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Toyota to add more hybrids.....

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Comments

  • nippononlynippononly SF Bay AreaPosts: 12,687
    in the latest issue of MT, they state that Toyota is thinking of bringing out a hybrid Tundra for the '05 model year, when they bring out the next gen of that model. Imagine a full-size pick-up with a 10K-pound towing capacity and fuel economy in the mid-20s (or possibly even more around town)!

    This would finally be an application that caters to the hybrids' strengths: diesel-like torque at low speeds.

    2013 Civic SI, 2009 Outback Sport 5-spd (stick)

  • varmintvarmint Posts: 6,326
    Apparently GM just developed prototypes for in-wheel motors. The tech is experimental, but if they can get it off the ground and made cheaply, they might be able to give Toyota a run for their money.
  • john1701ajohn1701a Posts: 1,897
    Toyota already has a type of in-wheel electric motor. It's used in their hybrid minivan, the Estima (available only in Japan). That's how they make it 4-wheel-drive.

    JOHN
  • nippononlynippononly SF Bay AreaPosts: 12,687
    of the in-wheel electrics has GM wavering on whether it wants to pursue the program, doesn't it? With all the plan-changing GM has done on hybrids, I am very curious to see what their first hybrid model looks like that actually makes it to showrooms...

    2013 Civic SI, 2009 Outback Sport 5-spd (stick)

  • daysailerdaysailer Posts: 711
    would do to unsprung mass, and consequently to handling, is disturbing.
  • varmintvarmint Posts: 6,326
    John - Sorry, I thought the Estima used additional motors, connected through a half shaft, which is not the same as an in-wheel design. The source describing GM's efforts makes it "seem" like they have something original.

    http://www.detnews.com/2003/autosinsider/0308/12/b02-242629.htm

    Daysailer - Prototypes and expected uses appear to be truck-baised, not sport cars. Handling is a lesser issue when compared with the supposed benefits of the design.
  • daysailerdaysailer Posts: 711
    class of vehicles even worse, does not give me warm fuzzies either!
  • nippononlynippononly SF Bay AreaPosts: 12,687
    already so heavy, and motors in the wheels would lower the center of gravity! :-P

    2013 Civic SI, 2009 Outback Sport 5-spd (stick)

  • varmintvarmint Posts: 6,326
    Giving trucks wheel independent AWD would also improve handling. The affect would be similar to having AWD and a LSD directing the power. And while the motors may add to the unsprung weight, they would probably be lighter (overall) than adding motors and driveshafts.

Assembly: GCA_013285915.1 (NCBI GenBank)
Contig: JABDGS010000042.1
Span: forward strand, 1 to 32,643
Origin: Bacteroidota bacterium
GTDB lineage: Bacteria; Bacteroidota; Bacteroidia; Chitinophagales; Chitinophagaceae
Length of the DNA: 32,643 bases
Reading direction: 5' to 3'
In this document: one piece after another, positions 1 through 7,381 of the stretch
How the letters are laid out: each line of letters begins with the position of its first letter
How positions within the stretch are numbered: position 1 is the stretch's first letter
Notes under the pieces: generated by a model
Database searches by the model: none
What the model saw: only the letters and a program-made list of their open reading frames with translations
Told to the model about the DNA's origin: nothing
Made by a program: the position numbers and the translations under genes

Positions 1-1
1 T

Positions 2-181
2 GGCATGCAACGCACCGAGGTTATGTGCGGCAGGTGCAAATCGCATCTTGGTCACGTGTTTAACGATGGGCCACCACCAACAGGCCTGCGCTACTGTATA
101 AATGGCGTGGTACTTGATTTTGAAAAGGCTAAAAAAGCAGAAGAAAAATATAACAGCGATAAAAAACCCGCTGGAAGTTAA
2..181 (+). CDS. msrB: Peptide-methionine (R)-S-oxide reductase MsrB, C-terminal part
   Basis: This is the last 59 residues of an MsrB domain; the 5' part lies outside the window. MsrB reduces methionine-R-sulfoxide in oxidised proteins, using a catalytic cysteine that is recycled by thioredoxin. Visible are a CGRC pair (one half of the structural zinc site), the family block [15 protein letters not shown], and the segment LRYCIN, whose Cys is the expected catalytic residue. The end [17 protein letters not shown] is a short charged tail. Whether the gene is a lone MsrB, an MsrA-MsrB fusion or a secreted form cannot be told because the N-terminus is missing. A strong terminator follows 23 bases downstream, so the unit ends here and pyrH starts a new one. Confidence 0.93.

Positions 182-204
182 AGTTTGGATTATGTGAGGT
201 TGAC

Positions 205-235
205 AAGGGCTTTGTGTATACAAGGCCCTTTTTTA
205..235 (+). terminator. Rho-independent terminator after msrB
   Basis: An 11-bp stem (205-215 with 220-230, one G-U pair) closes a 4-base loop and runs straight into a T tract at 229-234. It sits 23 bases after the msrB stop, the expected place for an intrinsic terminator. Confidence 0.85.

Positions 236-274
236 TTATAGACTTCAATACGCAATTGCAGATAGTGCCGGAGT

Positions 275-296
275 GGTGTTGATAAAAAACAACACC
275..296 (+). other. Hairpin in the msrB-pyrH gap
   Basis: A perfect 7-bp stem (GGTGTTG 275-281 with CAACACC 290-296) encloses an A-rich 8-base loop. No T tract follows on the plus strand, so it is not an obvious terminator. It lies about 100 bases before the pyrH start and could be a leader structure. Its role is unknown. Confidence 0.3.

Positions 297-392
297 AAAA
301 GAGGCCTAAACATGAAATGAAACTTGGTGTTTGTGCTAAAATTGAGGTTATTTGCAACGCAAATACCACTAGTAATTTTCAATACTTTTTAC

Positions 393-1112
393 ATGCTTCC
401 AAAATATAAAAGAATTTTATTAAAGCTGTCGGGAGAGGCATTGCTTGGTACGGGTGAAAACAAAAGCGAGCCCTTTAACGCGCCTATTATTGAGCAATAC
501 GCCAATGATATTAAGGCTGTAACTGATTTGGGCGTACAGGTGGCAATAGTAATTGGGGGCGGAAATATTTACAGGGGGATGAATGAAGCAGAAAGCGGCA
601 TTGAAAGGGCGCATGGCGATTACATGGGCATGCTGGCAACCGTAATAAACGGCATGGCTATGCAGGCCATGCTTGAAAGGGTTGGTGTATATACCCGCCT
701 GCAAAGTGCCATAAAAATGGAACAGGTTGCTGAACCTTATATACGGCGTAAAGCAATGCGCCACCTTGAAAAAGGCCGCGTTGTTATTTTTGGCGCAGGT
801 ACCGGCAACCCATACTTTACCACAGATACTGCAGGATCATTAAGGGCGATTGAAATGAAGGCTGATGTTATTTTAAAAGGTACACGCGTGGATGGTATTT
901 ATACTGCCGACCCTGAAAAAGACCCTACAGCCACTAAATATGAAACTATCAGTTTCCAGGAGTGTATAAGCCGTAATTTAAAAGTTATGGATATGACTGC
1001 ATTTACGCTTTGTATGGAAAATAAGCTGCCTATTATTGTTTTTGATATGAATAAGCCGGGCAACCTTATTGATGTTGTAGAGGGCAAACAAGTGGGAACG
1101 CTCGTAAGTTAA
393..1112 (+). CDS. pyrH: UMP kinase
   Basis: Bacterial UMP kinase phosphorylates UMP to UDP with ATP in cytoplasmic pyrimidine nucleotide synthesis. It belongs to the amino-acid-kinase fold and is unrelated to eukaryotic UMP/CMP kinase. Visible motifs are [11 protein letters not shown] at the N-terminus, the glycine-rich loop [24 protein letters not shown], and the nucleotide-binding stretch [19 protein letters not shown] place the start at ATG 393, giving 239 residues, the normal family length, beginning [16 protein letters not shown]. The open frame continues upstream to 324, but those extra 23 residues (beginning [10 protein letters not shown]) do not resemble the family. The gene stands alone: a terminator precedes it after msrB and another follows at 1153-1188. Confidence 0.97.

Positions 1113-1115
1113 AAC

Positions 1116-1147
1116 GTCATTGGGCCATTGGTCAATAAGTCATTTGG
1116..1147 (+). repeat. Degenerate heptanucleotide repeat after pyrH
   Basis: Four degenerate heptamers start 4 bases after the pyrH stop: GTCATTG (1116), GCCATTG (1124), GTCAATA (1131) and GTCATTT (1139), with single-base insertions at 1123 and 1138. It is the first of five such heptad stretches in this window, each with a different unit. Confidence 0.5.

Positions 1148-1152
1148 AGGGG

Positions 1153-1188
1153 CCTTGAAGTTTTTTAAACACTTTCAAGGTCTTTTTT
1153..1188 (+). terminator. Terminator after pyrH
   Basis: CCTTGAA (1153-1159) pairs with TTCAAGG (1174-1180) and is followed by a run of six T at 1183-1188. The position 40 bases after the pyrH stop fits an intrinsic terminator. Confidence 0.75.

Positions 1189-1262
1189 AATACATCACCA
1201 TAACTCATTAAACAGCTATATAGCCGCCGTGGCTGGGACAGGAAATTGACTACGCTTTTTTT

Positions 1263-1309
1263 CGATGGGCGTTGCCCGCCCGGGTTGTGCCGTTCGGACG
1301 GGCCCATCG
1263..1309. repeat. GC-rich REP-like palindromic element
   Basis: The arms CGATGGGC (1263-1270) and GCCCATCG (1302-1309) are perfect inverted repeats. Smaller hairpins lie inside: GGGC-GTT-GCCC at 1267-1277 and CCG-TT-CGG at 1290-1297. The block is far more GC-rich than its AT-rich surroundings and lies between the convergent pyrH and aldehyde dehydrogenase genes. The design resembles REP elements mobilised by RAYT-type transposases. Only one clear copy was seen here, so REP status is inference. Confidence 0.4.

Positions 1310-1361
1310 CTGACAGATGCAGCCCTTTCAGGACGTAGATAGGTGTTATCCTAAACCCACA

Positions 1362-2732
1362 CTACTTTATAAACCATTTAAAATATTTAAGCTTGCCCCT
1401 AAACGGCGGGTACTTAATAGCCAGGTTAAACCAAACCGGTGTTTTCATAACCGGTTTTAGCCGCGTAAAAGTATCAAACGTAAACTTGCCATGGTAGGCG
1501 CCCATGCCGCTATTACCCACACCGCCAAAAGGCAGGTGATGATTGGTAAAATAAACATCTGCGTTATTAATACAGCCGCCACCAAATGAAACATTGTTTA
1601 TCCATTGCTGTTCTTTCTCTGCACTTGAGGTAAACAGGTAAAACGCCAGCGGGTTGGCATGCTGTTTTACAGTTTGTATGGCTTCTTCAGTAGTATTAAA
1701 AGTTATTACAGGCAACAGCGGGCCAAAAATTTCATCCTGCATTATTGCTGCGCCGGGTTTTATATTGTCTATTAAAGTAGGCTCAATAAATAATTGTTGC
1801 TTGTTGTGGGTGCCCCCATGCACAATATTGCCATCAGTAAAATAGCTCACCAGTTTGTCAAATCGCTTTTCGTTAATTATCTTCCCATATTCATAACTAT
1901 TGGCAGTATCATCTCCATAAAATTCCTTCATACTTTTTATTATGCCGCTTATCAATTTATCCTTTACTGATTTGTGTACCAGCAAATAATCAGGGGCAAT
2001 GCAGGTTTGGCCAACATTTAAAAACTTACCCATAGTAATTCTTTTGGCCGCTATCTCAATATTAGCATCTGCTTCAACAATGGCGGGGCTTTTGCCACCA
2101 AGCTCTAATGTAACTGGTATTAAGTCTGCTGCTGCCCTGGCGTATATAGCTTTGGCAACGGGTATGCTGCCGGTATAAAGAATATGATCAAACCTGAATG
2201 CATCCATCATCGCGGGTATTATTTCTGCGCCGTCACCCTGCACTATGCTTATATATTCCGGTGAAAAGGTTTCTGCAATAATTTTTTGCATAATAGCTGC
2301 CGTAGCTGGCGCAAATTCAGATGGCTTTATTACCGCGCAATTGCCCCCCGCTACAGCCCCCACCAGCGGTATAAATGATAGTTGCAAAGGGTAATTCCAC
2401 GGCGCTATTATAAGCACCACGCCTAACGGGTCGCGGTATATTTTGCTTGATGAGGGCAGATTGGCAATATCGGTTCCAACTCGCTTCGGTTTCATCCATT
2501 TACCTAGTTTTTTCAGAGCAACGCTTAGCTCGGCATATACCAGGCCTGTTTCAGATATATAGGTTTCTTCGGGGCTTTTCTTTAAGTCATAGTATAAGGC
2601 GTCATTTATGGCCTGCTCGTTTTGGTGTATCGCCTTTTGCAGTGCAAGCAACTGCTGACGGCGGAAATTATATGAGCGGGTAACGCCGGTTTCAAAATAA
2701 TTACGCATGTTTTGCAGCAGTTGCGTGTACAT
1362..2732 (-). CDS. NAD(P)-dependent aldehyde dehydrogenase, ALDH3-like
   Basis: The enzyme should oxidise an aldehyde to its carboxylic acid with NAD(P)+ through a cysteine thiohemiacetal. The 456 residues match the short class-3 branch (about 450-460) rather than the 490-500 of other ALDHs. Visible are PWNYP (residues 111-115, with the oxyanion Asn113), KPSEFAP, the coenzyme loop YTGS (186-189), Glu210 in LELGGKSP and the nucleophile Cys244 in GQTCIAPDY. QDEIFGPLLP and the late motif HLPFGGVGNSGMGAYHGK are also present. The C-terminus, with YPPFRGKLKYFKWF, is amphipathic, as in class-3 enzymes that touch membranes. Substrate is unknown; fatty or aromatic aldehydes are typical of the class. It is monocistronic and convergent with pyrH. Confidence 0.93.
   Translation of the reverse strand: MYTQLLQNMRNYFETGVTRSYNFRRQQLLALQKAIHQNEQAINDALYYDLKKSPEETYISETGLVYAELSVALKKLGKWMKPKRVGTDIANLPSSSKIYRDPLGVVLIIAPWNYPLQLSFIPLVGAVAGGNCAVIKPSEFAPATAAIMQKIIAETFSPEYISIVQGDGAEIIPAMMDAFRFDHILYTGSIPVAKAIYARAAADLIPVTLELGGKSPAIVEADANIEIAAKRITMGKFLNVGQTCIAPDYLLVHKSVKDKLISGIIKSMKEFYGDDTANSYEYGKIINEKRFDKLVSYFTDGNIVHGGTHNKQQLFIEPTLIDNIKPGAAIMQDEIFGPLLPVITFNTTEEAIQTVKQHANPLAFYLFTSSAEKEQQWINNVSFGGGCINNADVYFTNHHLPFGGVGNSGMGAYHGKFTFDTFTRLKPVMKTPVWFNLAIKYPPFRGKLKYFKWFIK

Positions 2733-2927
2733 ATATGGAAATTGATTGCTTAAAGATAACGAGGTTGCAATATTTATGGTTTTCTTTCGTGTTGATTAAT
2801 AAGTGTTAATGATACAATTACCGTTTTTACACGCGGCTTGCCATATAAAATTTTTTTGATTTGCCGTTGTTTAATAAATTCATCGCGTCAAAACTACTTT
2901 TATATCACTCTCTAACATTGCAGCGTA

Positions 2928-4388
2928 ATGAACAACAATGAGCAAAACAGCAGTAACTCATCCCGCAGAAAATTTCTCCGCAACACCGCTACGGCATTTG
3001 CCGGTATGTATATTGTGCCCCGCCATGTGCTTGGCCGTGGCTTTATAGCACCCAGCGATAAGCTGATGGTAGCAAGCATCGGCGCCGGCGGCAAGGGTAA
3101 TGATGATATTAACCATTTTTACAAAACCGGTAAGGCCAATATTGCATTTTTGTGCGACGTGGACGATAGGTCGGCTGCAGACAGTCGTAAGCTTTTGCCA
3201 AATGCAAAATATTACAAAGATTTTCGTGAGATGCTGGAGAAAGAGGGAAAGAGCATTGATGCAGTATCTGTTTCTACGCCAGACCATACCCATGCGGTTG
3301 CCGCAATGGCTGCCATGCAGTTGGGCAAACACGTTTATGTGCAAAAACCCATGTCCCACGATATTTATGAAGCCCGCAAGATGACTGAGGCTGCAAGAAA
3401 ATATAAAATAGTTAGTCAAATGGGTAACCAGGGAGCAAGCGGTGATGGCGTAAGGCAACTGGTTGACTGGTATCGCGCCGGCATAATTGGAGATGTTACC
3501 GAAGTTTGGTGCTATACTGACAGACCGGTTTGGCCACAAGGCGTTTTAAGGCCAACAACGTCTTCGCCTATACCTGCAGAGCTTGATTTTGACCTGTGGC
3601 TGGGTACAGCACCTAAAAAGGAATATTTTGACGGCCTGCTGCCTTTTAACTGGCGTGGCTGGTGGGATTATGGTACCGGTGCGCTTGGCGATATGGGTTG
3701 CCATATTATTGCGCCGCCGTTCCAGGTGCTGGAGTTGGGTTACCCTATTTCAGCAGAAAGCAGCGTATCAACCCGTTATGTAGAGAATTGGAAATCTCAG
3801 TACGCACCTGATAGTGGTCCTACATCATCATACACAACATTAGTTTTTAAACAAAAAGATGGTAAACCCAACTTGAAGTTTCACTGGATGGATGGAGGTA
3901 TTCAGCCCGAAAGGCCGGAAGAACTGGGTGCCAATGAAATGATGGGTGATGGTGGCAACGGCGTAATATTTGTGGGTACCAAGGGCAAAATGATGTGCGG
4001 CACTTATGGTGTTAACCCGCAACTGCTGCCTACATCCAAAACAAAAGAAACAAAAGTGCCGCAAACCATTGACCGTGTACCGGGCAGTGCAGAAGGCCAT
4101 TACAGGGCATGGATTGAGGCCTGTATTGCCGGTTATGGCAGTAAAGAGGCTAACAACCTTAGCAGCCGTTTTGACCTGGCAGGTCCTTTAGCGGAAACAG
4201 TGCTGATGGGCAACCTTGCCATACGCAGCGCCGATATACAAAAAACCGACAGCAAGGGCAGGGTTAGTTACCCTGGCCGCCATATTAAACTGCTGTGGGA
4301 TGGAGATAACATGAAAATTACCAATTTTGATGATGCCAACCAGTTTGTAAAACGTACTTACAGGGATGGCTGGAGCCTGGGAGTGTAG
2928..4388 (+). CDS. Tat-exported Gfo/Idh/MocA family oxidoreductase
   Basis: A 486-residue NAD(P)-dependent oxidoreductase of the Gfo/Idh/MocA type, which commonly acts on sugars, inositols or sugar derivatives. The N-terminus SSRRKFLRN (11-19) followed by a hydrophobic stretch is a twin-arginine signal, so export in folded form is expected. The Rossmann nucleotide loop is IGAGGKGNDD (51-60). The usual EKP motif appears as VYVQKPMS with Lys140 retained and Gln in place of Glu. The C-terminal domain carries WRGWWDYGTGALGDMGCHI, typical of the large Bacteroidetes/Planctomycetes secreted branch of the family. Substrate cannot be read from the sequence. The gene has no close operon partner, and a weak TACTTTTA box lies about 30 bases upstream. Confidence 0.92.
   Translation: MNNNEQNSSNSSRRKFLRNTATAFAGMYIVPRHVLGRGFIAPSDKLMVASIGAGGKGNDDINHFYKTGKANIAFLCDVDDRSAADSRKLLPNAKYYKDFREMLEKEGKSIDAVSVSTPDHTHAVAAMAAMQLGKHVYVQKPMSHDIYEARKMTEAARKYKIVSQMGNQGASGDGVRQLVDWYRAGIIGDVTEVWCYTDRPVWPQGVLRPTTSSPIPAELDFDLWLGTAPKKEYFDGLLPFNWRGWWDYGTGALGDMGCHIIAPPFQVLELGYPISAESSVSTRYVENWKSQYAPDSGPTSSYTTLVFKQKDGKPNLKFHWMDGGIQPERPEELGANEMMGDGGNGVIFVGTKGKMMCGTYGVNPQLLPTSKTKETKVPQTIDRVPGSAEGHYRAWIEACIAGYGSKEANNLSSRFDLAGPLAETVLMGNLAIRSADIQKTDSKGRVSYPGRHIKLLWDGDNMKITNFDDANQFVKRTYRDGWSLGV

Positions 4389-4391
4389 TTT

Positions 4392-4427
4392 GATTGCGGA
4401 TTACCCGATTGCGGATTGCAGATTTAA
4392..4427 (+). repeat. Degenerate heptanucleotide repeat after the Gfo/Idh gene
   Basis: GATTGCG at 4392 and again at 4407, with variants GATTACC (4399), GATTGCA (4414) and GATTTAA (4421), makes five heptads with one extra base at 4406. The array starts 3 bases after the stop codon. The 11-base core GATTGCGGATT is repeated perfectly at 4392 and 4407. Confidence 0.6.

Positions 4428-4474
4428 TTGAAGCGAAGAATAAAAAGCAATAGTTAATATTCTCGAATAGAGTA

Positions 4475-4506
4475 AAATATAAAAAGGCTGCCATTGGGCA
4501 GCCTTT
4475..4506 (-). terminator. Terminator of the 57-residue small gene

• http://www.lexus.com/about/hybrid/
    The video is where all the information is hiding...
    The Lexus RX400H looks like a rebadged RX330 (small SUV/CUV).
    Uses the new Toyota Hybrid Synergy Drive, as seen
    in the new 2004 Prius.

    I believe that the RX330 is the "luxury cousin" of
    the Toyota Highlander, so it would make sense to
    see a hybrid Highlander around the same time as the
    RX400H.
  • Mr_ShiftrightMr_Shiftright CaliforniaPosts: 44,806
    City of Aspen has just voted to give any hybrid vehicle free parking and $100 refund on registration. At $1.00 an hour, the parking perq is a pretty good one. I figure to the average citizen the deal is worth maybe $700 a year. Over the course of the vehicle's lifetime (let's say 9 years) that's a pretty good incentive don't you think?

    IF this were offered in your town (and if it made some sense where you live to have free parking), would such an incentive possibly tip you over into buying a hybrid?

    MODERATOR

  • rshollandrsholland Posts: 19,663
    It's an excellent incentive.

    Bob
  • nippononlynippononly SF Bay AreaPosts: 12,687
    that would probably tip me toward a hybrid...:-)

    2013 Civic SI, 2009 Outback Sport 5-spd (stick)

  • varmintvarmint Posts: 6,326
    I wonder if there's a dual motive in that incentive. Free parking would also increase foot traffic and bolster sidewalk businesses, like cafes and retail.
  • http://www.msnbc.com/news/958087.asp?0cv=CB20

    Toyota's increase in sales is going to continue to grow if it can get hybrid technology into mainstream models ahead of the Big 2.5.
  • I live in the Boston area where parking spaces are at a premium,so parking for long periods of time actually decreases foot traffic. Thus we have 2 hour parking limits, and $50 fines. Ironic, as cities are the place where hybrids are most beneficial.
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